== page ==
In 2005, Turkey passed a Renewable Energy Law to bring the country more in line with European Union regulations. But the tariff structure offering a government guarantee of about 5 euro cents per kilowatt hour is widely seen as discouraging to investors because the rate is lower than in most European countries.
A proposed revision of the 2005 law is now before Parliament in Ankara and could improve the system, investors say, helping to release the backlog of applications to build wind farms. Opening the market “would allow small wind farms to proliferate and lead to development of regional power production,” said Murat Ozakat, managing partner in Mitra, a wind and real estate investment company based in Alacati on the Aegean coast. Turkey, which relies heavily on imported natural gas from Russia, “could produce 35 percent of its energy from hydro, 25 percent from wind, 10 percent from geothermal and the rest from gas and oil, but instead, today it’s the opposite,” Mr. Ozakat said during a recent interview.
“Turkey pays $50 billion a year to other countries for oil, gas, coal and electricity, and by 2023 it will be $100 billion if we don’t act now,” he said. “But to develop these sectors, we need longer-term credit and incentives from the government. This is a national security issue.”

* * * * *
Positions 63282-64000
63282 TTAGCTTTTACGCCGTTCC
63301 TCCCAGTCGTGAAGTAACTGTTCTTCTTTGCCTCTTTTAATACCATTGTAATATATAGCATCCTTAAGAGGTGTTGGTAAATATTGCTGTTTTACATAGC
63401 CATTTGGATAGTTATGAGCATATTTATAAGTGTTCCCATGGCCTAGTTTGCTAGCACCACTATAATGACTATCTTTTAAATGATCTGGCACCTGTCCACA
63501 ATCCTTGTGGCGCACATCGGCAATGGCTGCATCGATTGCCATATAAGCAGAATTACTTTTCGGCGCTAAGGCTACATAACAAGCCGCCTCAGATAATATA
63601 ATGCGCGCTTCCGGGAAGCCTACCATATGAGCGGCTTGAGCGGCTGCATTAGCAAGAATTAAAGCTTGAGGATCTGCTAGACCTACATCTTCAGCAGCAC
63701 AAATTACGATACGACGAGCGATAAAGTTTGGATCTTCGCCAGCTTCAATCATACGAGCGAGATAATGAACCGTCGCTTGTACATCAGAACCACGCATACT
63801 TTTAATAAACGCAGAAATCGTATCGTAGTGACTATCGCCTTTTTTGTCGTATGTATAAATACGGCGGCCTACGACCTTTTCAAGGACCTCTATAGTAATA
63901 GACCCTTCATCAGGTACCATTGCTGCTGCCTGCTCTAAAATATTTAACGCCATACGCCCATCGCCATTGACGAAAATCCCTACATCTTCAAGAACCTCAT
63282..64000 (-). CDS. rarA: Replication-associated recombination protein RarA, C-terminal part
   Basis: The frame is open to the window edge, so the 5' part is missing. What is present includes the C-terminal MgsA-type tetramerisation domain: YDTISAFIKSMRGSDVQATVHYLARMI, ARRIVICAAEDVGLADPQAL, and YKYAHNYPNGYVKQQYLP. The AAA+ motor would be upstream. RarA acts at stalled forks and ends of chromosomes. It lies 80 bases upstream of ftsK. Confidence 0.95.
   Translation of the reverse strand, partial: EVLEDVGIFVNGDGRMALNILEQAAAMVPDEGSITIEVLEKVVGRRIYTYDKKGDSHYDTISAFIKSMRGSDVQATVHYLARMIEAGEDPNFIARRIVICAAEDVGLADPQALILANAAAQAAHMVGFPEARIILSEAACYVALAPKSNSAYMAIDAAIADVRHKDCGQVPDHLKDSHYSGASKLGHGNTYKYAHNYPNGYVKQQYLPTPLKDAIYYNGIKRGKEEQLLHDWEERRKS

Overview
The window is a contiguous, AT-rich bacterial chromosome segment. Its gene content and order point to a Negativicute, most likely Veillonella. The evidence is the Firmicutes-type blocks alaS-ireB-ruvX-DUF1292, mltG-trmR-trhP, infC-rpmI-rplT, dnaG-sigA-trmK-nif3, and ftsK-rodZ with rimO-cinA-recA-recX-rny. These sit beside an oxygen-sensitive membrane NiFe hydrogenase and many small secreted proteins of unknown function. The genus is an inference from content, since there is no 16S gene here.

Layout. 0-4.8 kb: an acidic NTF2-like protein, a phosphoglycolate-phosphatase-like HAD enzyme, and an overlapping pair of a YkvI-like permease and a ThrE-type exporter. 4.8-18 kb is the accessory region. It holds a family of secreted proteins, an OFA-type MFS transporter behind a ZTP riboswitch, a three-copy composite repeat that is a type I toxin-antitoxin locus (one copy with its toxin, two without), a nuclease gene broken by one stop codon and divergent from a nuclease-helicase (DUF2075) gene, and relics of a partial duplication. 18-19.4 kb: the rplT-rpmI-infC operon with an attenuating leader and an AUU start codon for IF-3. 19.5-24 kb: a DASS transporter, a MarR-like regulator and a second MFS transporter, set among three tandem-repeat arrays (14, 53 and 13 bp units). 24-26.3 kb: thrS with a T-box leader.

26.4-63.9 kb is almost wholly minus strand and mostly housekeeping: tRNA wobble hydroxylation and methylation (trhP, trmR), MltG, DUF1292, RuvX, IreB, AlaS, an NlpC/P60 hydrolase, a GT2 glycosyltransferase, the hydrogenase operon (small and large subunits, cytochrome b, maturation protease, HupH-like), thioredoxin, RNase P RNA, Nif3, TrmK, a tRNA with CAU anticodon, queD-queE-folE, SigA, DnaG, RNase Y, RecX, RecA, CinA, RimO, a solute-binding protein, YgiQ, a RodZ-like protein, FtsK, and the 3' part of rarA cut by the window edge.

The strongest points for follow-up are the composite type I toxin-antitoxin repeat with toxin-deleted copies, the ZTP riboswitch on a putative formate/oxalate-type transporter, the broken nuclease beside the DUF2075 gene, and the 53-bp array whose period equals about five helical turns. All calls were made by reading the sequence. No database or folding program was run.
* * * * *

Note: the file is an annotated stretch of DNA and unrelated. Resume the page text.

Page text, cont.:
Today wind power makes up 1% of energy sources in Turkey, which is below the country’s potential. In Denmark and Ireland, the ratio stands at 20%. Wind turbines provide 23,903 MW of energy in Germany and 16,740 MW in Spain but in Turkey a mere 433 MW.
In May, the Turkish government announced investment plans to promote the development of up to 20,000 MW of wind energy by 2023. System operators are currently working on plans to absorb that amount of power into the grid. The Ministry of Energy and Natural Resources aims to generate 20% of its electricity production from renewable resources by 2020.